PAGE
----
By Rudey Downey
Special to The Star
As Ed Smith spoke about the lessons he has taken from his life, his optimism and insight captured admiration and, at times, disbelief and laughter from those attending the Salvation Army Red Shield Appeal dinner Tuesday evening.
Smith spoke about three lessons that he has taken from life. He delivered them all with a story showcasing the longtime columnist’s sense of humor.
His first lesson was simple: Don’t judge people too quickly.
“Don’t jump to conclusions on what you think they’re going to think,” said Smith. “Always take people at their face value.”
Smith has spoken at a few Red Shield dinners before, but has been giving speeches for organizations like the Knights of Columbus and the Pentecostal church for 40 years.
Smith’s second lesson comes from when he had just lost the use of his legs. It was a trying time but he took one valuable lesson from it.
You can’t lose your dignity.
“That applies to a great deal in life,” said Smith. “Your sense of pride, your sense of worth and your faith. No one can take it from you if you don’t want to give it away.”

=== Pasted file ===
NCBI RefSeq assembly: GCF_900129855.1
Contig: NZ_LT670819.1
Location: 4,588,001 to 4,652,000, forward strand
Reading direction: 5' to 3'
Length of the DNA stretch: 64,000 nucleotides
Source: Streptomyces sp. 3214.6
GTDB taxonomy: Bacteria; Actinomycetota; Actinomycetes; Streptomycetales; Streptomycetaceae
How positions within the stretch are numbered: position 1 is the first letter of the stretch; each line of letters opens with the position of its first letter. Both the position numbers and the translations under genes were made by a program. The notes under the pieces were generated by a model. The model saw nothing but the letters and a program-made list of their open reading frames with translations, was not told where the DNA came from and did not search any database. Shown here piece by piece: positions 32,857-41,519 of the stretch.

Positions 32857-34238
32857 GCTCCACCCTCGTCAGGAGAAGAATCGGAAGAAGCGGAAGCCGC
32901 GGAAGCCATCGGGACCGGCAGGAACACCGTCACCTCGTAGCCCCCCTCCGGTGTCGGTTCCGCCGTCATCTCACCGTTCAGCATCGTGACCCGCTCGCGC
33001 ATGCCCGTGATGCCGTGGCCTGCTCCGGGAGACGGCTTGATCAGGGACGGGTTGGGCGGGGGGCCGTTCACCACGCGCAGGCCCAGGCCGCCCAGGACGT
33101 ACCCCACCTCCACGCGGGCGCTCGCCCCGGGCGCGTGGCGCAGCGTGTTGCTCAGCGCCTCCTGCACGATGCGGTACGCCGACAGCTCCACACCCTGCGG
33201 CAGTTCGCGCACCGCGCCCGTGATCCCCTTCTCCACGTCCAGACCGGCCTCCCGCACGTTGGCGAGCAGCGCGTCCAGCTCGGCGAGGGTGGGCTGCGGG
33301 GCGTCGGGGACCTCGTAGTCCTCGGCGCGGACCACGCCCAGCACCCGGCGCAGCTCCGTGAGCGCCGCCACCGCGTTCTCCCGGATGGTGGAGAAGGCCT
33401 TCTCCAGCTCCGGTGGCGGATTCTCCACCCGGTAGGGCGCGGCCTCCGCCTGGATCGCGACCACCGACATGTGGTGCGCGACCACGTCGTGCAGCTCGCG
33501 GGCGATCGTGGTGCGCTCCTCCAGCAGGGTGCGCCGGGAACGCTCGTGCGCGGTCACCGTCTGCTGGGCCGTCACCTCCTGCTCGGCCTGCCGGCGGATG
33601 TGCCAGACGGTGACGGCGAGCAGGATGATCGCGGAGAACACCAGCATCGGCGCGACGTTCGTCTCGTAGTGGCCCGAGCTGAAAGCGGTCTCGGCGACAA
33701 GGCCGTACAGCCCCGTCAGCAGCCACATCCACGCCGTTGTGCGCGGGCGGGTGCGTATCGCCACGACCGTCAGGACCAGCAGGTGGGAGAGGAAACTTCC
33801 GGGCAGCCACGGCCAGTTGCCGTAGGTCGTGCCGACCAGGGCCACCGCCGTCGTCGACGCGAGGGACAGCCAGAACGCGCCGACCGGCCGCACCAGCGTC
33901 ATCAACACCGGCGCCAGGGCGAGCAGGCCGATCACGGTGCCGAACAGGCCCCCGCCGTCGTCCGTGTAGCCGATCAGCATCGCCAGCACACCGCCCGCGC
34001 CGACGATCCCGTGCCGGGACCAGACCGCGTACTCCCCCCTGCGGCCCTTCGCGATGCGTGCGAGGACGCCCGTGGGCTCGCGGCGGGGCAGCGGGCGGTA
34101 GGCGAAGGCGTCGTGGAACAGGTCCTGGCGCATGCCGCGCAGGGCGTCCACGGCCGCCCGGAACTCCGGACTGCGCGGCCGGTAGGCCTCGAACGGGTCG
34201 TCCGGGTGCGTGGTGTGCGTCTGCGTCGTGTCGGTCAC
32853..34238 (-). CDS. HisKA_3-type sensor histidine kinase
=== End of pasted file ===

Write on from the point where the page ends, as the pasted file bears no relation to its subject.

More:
Smith’s third lesson comes from his experience with claustrophobia as a young man, and then when he had to get used to using elevators once he was confined to a wheelchair: only you can decide if you’re a cripple or not.
“You can be crippled emotionally as some of you may very well be in this room,” said Smith. “There are times where my wife will gently remind me: ‘Are you a cripple or what? Are you doing it or what?’”
Around 150 people attended the relaunch of the Corner Brook Red Shield Appeal, after the event took a hiatus for a number of years.
Programs involved with the appeal in the area include life skill programs, correctional justice programs and summer camps for kids.
Smith sees the Red Shield Appeal as an important resource for people who are reaching out for help in Newfoundland.
“It affects everyone who has a problem with hunger, a problem with homelessness, a problem with keeping ends together,” he said. “It affects everyone.”
Smith plans to keep giving speeches for as long as he can, but uses his well-known sense of humor to provide a good reason why.
“I always say I’ll do them because it’ll help me get to heaven.”